Share these GMC facts with interested buyers and kick the competition to the curb
Americans love trucks and SUVs, and most manufacturers selling these vehicles have seen sales soar in the years following the Great Recession. As a GMC salesperson, that’s great news for you; more demand equals more money in your pocket. However, more demand also means there’s more competition out there.
What can you do to ensure your dealership is getting a piece (or more) of the pie? There are plenty of different sales and marketing techniques you should have up your sleeve, but one solid way to impress interested window shoppers is to share interesting GMC facts.
Showing passion for all of your brand’s little nuances will generate enthusiasm among buyers. Customers love to feel validated and like they are making the right decision, and imparting your knowledge of unique GMC facts could be just what they need to drive away in a new Denali.
GMC Facts every salesperson should know to close a deal
1. GMC’s formal name is the GMC Division of General Motors LLC.
It’s a division of American automobile manufacturer General Motors (GM) that primarily focuses on trucks and utility vehicles.
2. GMC has more than a century of experience.
In 1909, GM purchased the Rapid Motor Vehicle Company of Pontiac, Michigan and formed the basis of the General Motors Truck Company, from which the GMC Truck brand name was derived.
3. GMC is a mountaineer.
A Rapid F-406-B, a GMC predecessor, was the first truck to reach the 14,110-foot summit of Pikes Peak on August 1, 1909.
4. 1912 was a banner year.
The GMC truck name first appeared on vehicles being exhibited at the New York International Auto Show in 1912.
5. GMC is ready to hit the road.
In 1916, a GMC truck traveled from Seattle to New York City in 30 days.
6. GMC is a road warrior.
In 1926, a two-ton GMC truck was driven from New York to San Francisco in five days and 30 minutes.
7. There’s only one place you can get a GMC if you don’t live in the U.S.
In the 1930s, GMC entered the Middle East market with 4×4 and 6×6 vehicles that were designed for use in the desert. The Middle East market has always been key for GMC, and it’s the only region outside the U.S. where the brand is available.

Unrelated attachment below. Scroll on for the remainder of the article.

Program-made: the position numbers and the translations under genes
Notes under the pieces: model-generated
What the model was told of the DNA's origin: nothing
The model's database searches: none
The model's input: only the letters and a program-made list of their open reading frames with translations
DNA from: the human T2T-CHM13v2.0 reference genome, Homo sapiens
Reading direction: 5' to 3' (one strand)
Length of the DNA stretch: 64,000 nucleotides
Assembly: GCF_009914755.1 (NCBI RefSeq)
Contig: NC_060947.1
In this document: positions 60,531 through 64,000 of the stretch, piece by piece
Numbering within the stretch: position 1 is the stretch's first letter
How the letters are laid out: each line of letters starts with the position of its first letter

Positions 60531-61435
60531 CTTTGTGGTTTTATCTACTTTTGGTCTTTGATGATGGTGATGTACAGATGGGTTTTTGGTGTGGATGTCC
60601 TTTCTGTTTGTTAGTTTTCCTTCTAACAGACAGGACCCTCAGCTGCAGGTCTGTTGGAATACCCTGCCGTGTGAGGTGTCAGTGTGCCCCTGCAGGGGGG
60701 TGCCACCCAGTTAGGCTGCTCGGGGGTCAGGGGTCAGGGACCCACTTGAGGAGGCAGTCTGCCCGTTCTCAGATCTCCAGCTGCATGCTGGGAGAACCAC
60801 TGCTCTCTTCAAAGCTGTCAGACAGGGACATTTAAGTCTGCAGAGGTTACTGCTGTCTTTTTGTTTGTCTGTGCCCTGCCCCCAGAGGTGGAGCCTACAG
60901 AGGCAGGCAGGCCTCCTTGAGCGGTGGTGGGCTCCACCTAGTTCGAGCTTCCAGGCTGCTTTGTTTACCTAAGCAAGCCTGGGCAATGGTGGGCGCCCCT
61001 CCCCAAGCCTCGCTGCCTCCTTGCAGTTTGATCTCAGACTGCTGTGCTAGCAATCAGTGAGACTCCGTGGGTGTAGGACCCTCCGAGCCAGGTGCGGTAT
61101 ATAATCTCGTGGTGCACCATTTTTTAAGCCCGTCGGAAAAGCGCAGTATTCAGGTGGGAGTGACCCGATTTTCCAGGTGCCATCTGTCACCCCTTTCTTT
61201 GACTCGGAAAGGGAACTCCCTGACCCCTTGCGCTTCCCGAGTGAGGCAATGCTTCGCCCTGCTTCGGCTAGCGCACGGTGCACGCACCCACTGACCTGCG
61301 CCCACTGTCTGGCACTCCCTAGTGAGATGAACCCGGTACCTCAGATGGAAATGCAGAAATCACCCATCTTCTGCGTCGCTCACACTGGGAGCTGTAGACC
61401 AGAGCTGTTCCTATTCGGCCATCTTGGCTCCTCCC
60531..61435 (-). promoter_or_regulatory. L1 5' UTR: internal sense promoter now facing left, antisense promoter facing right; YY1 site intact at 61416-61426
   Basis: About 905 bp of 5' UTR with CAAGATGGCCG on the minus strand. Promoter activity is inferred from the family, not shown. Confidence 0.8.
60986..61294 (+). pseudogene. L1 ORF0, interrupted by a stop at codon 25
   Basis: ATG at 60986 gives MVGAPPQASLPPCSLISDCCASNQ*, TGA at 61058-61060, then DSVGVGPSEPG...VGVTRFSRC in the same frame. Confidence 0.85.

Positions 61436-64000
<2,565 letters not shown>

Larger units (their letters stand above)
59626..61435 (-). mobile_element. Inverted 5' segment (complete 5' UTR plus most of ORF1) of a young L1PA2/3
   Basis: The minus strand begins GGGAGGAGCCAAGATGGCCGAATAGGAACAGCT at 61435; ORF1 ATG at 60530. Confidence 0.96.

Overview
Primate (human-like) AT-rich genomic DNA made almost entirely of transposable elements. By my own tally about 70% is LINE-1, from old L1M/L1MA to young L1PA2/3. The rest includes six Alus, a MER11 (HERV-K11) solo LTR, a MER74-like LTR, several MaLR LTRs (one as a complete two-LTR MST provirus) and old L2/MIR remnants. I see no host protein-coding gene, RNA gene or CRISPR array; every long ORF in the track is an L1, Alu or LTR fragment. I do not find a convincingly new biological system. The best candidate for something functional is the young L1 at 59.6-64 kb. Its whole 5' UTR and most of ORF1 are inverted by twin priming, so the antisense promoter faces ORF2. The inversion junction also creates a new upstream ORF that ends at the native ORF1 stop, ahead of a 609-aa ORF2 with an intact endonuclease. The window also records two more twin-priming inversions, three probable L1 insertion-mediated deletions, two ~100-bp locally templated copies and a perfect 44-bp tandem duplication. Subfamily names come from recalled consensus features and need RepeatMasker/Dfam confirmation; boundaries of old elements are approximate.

8. GMC played a big part in the war effort.
GMC produced 600,000 trucks for the United State Armed Forces during World War II.
9. GMC is enshrined in books.
In 2002, GMC released a book entitled, “GMC: The First 100 Years.” The full-color hardcover pays homage to the brand through photographs, advertisements, production figures, and other historical data.
10. GMC’s first sports utility vehicle, the GMC Suburban, known as the Yukon XL, was introduced in 1937.
The Sierra followed in 1962 (the brand’s first full-size personal-use pickup) and the GMC Jimmy in 1970.
11. They didn’t always stick to trucks.
GMC used to manufacture ambulances, motor homes, fire trucks, and other heavy-duty vehicles.
12. GMC is on the silver screen.
You can spot GMC’s now-discontinued motor homes in Bill Murray’s 1981 movie Stripes, and the 1996 film Twister.
13. You think GMC is big in the U.S.?
The world’s largest standalone GMC dealer in sales volume is Kuwait’s GMC dealer, Mohammed Saleh and Reza Yousef Behbehani. It’s held this title for the last six years.
14. The brand is no stranger to luxury.
The luxury-focused Denali trim level currently outsells the entire product lines of some premium automakers.
15. GMC is classy.
GMC was named “Most Refined Brand” in Kelley Blue Book’s 2017 Brand Image Awards. It was the fourth year in a row the brand received this award.
16. GMC wins popularity contests.
GMC was named “Most Ideal Popular Brand” in AutoPacific’s Ideal Vehicle Awards for three years in a row.
17. GMC and Chevrolet trucks and SUVs are extremely similar because they are both owned by GM.
Many of these vehicles are almost mechanically identical, but GMC is positioned as a more premium offering, especially with the Denali series.
18. GMC is patriotic.
GMC has partnered with Building for America’s Bravest to build over 200 smart homes for our nation’s wounded military heroes. The goal is to assist these veterans in transitioning to civilian life and regaining their independence.
If you’re selling GMCs, there’s a strong likelihood you’re also selling other GM brands like Buick, Cadillac, and Chevrolet. When you’re done committing these GMC facts to memory, move on to the other GM brands—plus other entirely separate automakers, just to expand your knowledge of the industry and your competitors.